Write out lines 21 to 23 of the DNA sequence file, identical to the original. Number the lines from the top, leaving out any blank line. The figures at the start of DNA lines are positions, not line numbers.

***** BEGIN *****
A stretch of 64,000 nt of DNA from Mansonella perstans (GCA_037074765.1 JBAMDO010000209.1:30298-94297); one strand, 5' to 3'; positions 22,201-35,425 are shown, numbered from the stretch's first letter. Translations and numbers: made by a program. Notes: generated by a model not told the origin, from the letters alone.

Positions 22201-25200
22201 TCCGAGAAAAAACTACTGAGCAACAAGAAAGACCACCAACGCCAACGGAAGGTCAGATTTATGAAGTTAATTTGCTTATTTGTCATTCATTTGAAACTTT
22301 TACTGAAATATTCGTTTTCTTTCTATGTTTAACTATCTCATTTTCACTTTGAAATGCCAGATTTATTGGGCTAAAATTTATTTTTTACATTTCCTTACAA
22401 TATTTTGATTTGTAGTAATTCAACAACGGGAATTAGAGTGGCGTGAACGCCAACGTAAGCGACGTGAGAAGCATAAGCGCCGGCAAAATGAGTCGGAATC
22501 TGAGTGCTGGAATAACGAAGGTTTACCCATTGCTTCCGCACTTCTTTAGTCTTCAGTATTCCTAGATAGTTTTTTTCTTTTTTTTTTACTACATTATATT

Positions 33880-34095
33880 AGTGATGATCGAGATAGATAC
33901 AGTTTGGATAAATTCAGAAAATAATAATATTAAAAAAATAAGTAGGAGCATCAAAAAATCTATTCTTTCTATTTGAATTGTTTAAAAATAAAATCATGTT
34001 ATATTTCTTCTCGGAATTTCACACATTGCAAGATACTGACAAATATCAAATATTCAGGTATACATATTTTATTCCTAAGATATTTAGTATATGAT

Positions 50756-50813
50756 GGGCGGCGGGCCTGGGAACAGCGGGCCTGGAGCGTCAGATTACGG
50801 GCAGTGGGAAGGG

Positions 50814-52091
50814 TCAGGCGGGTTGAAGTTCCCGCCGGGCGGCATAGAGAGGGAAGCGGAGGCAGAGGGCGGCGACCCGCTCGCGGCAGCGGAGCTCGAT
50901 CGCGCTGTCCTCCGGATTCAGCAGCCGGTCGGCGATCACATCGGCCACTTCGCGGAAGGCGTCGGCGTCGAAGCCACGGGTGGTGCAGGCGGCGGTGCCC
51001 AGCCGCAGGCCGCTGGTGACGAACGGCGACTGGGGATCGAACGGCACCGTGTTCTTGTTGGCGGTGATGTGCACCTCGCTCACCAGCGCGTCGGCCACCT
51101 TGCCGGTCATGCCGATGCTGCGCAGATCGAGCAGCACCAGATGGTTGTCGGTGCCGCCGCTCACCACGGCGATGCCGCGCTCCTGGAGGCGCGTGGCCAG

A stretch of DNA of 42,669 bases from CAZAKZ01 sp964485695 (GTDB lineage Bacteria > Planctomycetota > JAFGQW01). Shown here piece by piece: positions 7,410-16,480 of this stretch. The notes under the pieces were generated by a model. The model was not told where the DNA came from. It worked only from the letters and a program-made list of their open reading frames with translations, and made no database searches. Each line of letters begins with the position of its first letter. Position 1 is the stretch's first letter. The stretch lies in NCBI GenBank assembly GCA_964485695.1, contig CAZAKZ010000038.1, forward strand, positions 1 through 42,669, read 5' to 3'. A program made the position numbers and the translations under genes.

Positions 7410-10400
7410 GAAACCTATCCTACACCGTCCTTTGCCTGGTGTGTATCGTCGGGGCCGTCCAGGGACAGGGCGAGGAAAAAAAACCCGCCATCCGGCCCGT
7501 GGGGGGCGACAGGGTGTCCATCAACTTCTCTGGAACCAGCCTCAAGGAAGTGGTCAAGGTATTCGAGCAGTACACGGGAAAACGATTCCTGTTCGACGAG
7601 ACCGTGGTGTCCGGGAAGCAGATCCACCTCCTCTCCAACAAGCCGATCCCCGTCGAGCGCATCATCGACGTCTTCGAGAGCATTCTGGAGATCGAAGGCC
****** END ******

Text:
7410 GAAACCTATCCTACACCGTCCTTTGCCTGGTGTGTATCGTCGGGGCCGTCCAGGGACAGGGCGAGGAAAAAAAACCCGCCATCCGGCCCGT
7501 GGGGGGCGACAGGGTGTCCATCAACTTCTCTGGAACCAGCCTCAAGGAAGTGGTCAAGGTATTCGAGCAGTACACGGGAAAACGATTCCTGTTCGACGAG
7601 ACCGTGGTGTCCGGGAAGCAGATCCACCTCCTCTCCAACAAGCCGATCCCCGTCGAGCGCATCATCGACGTCTTCGAGAGCATTCTGGAGATCGAAGGCC